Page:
By Tim Rollins
For the fourth year in a row, Exterro has conducted a survey of federal judges to better understand their opinion of the state of e-discovery law, competency, and practice. In 2018, with the help of partners BDO Consulting and EDRM at Duke Law, the survey went both wider and deeper. Thirty judges responded to the survey. In addition to quantitative data, the analysis of the survey data includes both quotes from respondents and expert analysis from eight sitting and recently retired judges.
To put it mildly, some of the survey results offer pointed criticisms of current e-discovery practices. Let’s take a quick look at four examples.
- Judges are not impressed with attorneys’ e-discovery competence.
- Lack of cooperation is the biggest cause of e-discovery problems.
- Almost half of judges felt making e-discovery education mandatory was appropriate.
- Judges don’t see organizations changing their preservation policies.
Only 23% of judges agreed with the statement, “The typical attorney possesses the legal and technical subject matter knowledge required to effectively counsel clients on e-discovery matters.”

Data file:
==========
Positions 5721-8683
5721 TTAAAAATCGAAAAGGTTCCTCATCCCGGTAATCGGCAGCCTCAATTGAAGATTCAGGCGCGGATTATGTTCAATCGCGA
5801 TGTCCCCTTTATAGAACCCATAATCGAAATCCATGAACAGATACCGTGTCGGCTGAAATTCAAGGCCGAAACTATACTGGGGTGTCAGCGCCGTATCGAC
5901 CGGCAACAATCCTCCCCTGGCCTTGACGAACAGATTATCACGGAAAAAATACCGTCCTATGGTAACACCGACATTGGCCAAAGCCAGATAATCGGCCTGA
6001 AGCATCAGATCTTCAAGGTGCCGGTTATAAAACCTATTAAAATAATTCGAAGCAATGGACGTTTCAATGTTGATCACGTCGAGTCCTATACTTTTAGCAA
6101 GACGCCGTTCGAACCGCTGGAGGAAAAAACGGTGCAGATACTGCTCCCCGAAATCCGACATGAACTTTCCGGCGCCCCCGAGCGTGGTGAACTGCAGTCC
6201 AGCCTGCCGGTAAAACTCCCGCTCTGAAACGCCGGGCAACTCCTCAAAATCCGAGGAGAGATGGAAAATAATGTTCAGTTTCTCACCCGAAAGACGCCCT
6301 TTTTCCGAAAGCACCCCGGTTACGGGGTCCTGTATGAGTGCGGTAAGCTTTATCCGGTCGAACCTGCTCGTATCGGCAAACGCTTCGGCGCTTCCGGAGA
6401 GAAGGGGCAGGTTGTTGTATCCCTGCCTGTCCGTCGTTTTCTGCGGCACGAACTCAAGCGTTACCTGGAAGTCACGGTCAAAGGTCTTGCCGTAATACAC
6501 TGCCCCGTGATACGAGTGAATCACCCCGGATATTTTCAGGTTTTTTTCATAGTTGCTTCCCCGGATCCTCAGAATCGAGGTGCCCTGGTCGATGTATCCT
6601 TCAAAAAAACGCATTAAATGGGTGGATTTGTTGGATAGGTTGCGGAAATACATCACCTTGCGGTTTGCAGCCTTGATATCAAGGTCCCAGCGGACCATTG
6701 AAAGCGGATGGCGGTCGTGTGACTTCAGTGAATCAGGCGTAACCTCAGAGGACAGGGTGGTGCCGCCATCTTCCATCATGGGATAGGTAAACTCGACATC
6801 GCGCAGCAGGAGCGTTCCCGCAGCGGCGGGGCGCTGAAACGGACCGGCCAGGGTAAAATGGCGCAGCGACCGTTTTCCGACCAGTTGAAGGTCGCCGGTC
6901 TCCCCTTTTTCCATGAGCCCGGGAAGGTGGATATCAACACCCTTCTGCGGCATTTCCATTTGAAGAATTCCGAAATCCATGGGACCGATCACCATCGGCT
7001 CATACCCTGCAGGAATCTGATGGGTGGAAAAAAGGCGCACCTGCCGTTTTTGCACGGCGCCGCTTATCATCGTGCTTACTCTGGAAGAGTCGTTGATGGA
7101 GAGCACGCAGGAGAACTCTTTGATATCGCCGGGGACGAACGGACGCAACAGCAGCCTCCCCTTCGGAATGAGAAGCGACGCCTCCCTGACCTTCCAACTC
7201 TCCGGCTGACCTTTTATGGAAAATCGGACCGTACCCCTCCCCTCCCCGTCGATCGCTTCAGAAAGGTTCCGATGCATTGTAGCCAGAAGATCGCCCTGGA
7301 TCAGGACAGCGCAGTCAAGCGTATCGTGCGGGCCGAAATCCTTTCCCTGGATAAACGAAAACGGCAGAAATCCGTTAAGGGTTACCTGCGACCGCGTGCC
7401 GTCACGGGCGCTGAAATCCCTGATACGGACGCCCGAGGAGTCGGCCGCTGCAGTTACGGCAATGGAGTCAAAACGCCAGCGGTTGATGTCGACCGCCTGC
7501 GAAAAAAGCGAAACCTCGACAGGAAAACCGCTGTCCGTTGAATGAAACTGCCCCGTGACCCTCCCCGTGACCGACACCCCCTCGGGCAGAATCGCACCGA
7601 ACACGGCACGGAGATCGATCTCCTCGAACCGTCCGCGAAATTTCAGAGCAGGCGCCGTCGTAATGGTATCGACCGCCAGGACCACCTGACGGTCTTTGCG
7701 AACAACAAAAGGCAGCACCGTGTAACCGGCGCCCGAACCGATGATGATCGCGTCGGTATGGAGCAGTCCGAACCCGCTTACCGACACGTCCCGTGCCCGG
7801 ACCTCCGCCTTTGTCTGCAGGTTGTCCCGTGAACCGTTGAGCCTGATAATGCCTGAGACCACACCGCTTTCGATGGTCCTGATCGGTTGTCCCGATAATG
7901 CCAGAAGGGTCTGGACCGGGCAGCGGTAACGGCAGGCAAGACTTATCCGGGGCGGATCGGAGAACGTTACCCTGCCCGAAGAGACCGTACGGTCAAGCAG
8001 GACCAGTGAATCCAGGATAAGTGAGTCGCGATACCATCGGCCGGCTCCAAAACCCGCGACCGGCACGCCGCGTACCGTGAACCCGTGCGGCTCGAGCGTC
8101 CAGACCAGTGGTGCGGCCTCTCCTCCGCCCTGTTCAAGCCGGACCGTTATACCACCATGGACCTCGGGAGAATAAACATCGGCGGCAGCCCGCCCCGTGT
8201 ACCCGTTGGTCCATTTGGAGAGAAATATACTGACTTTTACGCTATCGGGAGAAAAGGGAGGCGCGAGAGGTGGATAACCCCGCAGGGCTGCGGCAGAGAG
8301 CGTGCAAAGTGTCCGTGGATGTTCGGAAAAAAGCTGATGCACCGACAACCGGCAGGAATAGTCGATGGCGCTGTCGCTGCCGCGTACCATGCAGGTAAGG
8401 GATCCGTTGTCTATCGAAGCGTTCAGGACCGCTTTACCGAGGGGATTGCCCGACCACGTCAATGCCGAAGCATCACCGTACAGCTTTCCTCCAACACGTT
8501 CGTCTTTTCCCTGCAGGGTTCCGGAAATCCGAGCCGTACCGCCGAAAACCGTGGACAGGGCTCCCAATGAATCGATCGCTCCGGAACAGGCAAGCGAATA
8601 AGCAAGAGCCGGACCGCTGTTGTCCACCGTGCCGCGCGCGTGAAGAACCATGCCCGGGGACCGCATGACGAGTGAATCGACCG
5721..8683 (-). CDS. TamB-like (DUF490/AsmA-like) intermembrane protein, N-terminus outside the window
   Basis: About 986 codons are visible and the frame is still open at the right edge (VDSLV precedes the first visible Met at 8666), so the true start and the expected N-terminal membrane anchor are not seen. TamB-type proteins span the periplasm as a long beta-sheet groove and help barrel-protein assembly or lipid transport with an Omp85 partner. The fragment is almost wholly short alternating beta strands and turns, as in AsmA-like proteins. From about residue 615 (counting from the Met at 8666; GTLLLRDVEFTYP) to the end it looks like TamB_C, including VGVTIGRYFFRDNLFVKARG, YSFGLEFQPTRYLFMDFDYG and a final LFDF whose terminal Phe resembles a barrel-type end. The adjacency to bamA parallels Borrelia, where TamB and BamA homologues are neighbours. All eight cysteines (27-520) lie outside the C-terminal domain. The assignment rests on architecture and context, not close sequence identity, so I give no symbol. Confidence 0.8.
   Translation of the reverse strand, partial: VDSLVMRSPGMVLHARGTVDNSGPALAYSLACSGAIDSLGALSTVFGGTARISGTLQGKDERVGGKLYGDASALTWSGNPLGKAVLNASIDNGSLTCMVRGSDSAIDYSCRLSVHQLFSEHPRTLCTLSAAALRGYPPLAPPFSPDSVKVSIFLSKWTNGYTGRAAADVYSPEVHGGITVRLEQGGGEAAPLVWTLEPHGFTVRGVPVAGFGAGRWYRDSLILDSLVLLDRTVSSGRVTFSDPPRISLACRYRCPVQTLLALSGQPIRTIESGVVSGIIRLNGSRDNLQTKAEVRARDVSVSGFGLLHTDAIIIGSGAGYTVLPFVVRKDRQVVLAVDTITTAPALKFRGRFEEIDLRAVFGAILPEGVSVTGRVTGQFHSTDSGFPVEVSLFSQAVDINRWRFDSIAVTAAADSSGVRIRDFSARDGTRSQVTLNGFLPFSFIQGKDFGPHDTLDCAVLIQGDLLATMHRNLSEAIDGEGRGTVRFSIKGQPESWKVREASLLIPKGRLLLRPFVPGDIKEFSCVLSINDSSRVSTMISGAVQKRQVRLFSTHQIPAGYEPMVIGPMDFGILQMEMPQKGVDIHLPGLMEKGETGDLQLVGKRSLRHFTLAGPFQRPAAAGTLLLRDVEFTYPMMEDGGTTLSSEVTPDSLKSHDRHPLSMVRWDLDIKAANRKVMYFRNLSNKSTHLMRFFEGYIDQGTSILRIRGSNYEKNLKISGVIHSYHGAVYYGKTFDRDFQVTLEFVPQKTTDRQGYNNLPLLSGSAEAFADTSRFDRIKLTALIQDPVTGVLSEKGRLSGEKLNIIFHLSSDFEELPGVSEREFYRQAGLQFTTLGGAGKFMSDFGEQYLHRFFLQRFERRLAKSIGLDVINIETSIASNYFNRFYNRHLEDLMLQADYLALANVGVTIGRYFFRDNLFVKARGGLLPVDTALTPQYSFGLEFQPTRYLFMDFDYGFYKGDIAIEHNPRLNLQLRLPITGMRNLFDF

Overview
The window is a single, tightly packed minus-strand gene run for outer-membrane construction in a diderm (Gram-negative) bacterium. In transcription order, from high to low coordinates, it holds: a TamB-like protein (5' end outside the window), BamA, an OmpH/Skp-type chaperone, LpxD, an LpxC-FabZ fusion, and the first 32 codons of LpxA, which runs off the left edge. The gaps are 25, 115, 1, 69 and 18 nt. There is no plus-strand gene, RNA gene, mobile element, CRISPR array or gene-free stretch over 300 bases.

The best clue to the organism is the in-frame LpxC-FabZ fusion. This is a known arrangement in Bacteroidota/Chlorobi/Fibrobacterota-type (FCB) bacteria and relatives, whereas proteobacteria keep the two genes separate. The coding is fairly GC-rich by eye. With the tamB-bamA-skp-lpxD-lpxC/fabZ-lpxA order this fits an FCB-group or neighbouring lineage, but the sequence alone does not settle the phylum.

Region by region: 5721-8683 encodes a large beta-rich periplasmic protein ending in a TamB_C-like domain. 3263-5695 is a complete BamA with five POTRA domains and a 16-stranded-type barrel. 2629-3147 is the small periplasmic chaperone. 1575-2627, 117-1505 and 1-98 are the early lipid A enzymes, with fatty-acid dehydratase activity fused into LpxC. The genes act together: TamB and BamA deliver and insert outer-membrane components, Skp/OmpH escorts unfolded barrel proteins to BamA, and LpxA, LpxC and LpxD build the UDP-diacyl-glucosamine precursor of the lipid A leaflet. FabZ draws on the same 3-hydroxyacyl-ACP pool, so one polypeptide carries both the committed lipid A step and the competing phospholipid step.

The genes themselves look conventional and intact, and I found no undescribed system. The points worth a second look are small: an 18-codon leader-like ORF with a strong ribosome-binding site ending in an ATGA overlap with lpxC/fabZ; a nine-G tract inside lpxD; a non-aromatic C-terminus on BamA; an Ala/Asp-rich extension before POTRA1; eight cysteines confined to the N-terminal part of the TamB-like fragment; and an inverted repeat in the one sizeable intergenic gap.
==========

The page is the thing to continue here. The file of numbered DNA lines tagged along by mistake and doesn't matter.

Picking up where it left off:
When asked what factor causes the most e-discovery problems, 60% of the judges identified a lack of cooperation between opposing parties, more than lack of defensible policies, e-discovery education, and disparate skill levels combined.
46% of the judges surveyed thought that making e-discovery education mandatory, either in law school or as CLE courses, would be the best way to get the legal community as a whole to take e-discovery more seriously.
Despite the 2015 FRCP amendments’ insertion of “reasonable steps” language in Rule 37(e), only 15% of judges believe that organizations have materially changed their preservation policies.
Download the white paper “A Work in Progress: Judicial Perspectives on E-Discovery Proficiency” to find out what else the judges had to say.